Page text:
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Stalin's work is of crucial importance in the Third World

At the same time, in the Third World, all the forces that oppose, in one way or another, imperialist barbarity, are hunted down and attacked in the name of the struggle against `Stalinism'.

So, according to the French newspaper Le Monde, the Communist Party of the Philippines has just been `seized by the Stalinist demon of the purges'.

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Patrice de Beer,  `La lente érosion'. Le Monde, 7 August 1991.

According to a tract from the Meisone group, the `Stalinists' of the Tigray People's Liberation Front have just seized power in Addis Ababa. In Peru as well, we hear of Mao-Stalinist  ideas, `that stereotyped formal language of another era'.

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Marcel Niedergang,  Le Monde.

We can even read that the Syrian Baath party leads `a closed society, almost Stalinist'!

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International Herald Tribune, 5 November 1991, p. 1.

Right in the middle of the Gulf War, a newspaper reported to us that a Soviet pamphlet compared photographs of Stalin and Saddam Hussein,  and concluded that Saddam  was an illegitimate son of the great Georgian. And the butchers that chased Father Aristide  from Haiti seriously claimed that he had installed `a totalitarian dictatorship'.

Stalin's work is important for all peoples engaged in the revolutionary struggle for freedom from the barbaric domination of imperialism.

Stalin represents, just like Lenin,  steadfastness in the fiercest and most merciless of class struggles. Stalin showed that, in the most difficult situations, only a firm and inflexible attitude towards the enemy can resolve the fundamental problems of the working masses. Conciliatory, opportunistic and capitulationist attitudes will inevitably lead to catastrophe and to bloody revenge by the reactionary forces.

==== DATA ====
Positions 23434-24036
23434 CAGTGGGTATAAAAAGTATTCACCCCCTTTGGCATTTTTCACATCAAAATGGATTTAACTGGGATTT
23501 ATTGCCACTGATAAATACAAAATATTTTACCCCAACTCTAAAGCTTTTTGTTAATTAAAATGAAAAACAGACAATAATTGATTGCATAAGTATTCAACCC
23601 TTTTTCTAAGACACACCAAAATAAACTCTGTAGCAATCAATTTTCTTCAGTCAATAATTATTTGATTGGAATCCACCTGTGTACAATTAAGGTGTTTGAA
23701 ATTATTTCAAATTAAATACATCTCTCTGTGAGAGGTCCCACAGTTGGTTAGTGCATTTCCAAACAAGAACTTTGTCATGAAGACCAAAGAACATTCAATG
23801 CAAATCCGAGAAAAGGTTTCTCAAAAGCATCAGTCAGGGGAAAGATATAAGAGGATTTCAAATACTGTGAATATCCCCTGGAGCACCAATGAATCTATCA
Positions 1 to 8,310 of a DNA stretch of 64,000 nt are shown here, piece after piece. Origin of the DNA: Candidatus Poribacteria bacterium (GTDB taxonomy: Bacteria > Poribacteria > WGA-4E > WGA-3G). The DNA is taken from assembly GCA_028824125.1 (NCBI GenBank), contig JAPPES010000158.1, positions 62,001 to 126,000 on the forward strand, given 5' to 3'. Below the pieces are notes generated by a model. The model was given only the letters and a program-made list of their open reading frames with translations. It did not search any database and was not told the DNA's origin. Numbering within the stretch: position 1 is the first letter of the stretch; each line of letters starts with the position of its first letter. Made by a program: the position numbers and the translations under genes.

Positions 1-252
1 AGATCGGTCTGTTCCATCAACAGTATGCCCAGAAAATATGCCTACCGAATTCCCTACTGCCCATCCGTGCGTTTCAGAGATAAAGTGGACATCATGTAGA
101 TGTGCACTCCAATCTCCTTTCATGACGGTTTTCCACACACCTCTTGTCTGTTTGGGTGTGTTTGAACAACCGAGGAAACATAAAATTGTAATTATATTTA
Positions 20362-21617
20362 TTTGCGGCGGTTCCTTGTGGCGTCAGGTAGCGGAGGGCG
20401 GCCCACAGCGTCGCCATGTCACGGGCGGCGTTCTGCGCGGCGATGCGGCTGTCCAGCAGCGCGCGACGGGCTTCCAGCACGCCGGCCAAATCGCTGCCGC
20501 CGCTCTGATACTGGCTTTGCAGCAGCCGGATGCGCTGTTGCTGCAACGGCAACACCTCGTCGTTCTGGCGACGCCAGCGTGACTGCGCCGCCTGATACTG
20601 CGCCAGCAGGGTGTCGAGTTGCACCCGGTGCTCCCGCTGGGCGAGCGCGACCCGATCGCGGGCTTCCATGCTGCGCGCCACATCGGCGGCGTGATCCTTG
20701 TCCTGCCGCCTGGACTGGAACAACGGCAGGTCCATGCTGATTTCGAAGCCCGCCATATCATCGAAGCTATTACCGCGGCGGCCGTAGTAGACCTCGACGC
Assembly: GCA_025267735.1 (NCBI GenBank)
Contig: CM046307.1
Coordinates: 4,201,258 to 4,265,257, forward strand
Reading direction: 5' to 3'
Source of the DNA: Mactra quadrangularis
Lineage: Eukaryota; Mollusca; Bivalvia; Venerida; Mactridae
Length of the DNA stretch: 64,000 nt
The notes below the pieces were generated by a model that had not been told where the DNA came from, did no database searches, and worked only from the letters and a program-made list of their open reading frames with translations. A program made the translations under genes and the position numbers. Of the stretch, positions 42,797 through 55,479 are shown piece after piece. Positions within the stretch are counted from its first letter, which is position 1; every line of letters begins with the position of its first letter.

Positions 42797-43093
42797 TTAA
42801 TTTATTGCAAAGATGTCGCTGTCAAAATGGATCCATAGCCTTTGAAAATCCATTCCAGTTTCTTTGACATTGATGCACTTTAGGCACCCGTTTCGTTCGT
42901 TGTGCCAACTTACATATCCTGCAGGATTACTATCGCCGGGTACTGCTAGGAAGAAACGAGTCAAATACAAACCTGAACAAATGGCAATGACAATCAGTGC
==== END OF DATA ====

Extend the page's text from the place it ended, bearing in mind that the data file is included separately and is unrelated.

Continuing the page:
Today, the working masses of the Third World find themselves in a very difficult situation, with no hope in sight, resembling conditions in the Soviet Union in 1920--1933. In Mozambique, the most reactionary forces in the country were used by the CIA and the South African BOSS to massacre 900,000 Mozambicans. The Hindu fundamentalists, long protected by the Congress Party and upheld by the Indian bourgeoisie, are leading India into bloody terror. In Colombia, the collusion between the reactionary army and police, the CIA and the drug traffickers is provoking a bloodbath among the masses. In Iraq, where criminal aggression killed more than 200,000, the embargo imposed by our great defenders of human rights continues to slowly kill tens of thousands of children.

In each of these extreme situations, Stalin's example shows us how to mobilize the masses for a relentless and victorious struggle against enemies ready to use any means.